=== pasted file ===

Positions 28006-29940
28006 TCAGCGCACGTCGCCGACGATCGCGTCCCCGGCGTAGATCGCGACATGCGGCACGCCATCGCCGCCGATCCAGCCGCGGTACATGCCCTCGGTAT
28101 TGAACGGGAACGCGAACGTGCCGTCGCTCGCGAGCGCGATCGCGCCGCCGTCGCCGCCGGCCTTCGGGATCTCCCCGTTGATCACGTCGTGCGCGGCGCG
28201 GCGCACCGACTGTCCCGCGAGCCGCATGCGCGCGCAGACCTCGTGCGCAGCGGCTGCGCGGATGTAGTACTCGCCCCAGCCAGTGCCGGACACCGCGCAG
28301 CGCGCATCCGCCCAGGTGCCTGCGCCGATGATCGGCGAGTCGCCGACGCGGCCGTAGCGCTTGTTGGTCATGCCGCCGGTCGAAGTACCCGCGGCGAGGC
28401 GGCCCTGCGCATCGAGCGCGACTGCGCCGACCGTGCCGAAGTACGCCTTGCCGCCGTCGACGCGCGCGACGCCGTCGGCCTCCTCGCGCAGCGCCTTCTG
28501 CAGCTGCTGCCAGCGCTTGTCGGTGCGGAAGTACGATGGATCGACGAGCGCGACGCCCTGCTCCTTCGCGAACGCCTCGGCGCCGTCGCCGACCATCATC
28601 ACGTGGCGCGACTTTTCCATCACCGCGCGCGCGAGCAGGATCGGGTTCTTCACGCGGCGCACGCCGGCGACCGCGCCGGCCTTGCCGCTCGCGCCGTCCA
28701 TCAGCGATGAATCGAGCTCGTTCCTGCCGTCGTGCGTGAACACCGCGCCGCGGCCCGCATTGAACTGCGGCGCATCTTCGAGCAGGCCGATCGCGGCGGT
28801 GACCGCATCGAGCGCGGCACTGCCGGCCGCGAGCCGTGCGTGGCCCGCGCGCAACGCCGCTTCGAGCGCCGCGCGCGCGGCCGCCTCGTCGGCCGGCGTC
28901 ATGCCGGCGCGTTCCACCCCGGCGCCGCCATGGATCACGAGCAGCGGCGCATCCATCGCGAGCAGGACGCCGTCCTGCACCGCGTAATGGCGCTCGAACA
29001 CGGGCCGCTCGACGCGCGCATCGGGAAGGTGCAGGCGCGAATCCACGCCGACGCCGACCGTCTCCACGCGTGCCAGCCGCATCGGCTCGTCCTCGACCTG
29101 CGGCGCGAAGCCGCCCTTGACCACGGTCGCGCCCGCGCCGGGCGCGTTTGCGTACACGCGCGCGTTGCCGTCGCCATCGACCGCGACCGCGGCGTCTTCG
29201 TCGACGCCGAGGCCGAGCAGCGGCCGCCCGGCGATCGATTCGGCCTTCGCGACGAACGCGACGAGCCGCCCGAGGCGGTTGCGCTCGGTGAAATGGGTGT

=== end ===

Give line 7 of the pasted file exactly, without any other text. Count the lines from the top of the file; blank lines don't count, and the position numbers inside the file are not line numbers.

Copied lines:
28501 CAGCTGCTGCCAGCGCTTGTCGGTGCGGAAGTACGATGGATCGACGAGCGCGACGCCCTGCTCCTTCGCGAACGCCTCGGCGCCGTCGCCGACCATCATC